Hossain also gained a new interest in employment law as a 2L through Professor Trina Jones’ Employment Discrimination course. “My favorite classes have always been the ones where we look at the societal implications of laws and the role we can play as attorneys in either changing the laws or advocating for our clients, or both,” she said. “In Professor Jones’ class, we really looked at how these laws affected people.” She spent the following summer at Goldstein, Borgen, Dardarian, and Ho, a plaintiff-side employment firm in Oakland, Calif., where she drafted declarations, motions, and discovery responses for wage and hour cases, and drafted sections of a forthcoming American Bar Association treatise on opposing employers’ summary judgment motions in sexual harassment, equal pay, and retaliation cases.
Hossain handled employment law and housing cases during a third-year semester in the Civil Justice Clinic and engaged in litigation on behalf of farm workers and construction workers in an externship at the N.C. Justice Center’s Workers’ Rights Program. “A lot of them have immigrant backgrounds or are here on work visas,” she said. “I learned a lot about the Fair Labor Standards Act, the Migrant and Seasonal Worker Protection Act, and North Carolina wage and hour law, essentially refining some of what I’d learned during my summer job in the Bay Area.” She plans to return to start her career in the Bay Area in an employment law practice.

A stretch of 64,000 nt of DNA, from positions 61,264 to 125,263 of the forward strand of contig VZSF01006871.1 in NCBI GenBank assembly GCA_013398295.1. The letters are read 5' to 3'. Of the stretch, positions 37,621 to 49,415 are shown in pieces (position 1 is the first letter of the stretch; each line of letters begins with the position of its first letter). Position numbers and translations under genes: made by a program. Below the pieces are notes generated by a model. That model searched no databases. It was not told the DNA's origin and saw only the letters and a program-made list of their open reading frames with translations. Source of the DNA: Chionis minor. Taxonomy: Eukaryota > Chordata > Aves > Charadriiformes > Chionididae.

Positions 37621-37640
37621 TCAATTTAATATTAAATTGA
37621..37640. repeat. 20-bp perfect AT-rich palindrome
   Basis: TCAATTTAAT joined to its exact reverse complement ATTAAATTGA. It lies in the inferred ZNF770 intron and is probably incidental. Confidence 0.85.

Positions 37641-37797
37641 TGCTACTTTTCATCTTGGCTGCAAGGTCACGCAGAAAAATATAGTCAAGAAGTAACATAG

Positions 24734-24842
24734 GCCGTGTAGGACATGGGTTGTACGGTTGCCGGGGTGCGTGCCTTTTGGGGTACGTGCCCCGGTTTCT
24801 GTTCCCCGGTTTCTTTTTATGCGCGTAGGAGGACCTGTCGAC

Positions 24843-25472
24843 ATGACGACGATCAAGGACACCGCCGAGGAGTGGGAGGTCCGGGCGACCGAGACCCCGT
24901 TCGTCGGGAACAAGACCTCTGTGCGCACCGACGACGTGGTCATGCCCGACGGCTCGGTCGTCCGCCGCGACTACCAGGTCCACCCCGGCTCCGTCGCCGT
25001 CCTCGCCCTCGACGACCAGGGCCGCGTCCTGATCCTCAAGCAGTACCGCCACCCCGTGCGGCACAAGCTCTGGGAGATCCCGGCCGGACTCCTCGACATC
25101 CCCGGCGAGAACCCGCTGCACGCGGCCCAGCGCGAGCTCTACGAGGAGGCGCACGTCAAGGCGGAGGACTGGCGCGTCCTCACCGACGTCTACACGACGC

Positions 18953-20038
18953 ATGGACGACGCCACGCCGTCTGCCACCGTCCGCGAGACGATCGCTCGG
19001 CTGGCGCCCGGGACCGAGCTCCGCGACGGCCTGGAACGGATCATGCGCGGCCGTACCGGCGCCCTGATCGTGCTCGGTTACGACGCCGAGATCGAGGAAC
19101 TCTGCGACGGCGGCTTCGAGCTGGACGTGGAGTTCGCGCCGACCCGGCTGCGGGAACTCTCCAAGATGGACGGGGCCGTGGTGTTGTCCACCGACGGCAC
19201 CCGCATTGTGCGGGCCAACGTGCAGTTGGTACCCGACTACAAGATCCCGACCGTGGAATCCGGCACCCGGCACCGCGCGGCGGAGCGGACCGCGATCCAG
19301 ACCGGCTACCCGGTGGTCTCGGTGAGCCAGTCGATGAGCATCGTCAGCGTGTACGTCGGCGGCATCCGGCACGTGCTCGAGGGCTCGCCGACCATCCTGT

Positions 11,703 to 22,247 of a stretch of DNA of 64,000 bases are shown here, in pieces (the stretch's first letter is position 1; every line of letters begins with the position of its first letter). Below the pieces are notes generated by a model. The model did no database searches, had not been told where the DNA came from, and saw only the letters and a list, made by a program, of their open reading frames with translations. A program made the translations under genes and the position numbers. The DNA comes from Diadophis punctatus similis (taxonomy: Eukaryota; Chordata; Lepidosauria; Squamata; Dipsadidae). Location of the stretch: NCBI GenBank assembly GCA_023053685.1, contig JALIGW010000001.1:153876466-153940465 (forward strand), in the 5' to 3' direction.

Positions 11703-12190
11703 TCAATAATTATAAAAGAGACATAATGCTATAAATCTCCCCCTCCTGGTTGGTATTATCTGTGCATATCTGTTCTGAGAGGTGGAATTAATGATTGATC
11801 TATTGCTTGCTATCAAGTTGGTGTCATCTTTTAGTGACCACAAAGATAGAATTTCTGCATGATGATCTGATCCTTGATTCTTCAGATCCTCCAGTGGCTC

Huckerby, who has overseen Hossain’s work with MLSA, praised her efforts to bridge Duke Law with the broader community at Duke and in the Triangle and her commitment to linking lawyering and social movements. Added Stella Boswell, assistant dean for public interest and pro bono: “Shajuti keeps asking, ‘Who are the most marginalized, and how can we make a difference for them?’”
Hossain will have a chance to do just that when she begins a yearlong fellowship on Sept. 4 with Public Advocates in San Francisco, where she will work on affordable housing matters with the organization’s metropolitan equity team.
In April, Hossain received the 2018 Forever Duke Student Leadership Award from the Duke Alumni Association for her integrity, service to the Duke community, and embodiment of the university’s guiding principle of “knowledge in the service of society.” Prior to graduation, she also received awards for her public service at Duke Law and for outstanding academic achievement in the area of labor and employment law.
“Shajuti is one of only a few Muslim women in the class of 2018,” said Jones in presenting the academic award. “With such small numbers, a student might justifiably be tempted to sit back, observe, and downplay her difference. That is not, however, Shajuti’s way. Shajuti does not sit back; she jumps in. She does not observe; she transforms. She does not minimize differences; she celebrates them.”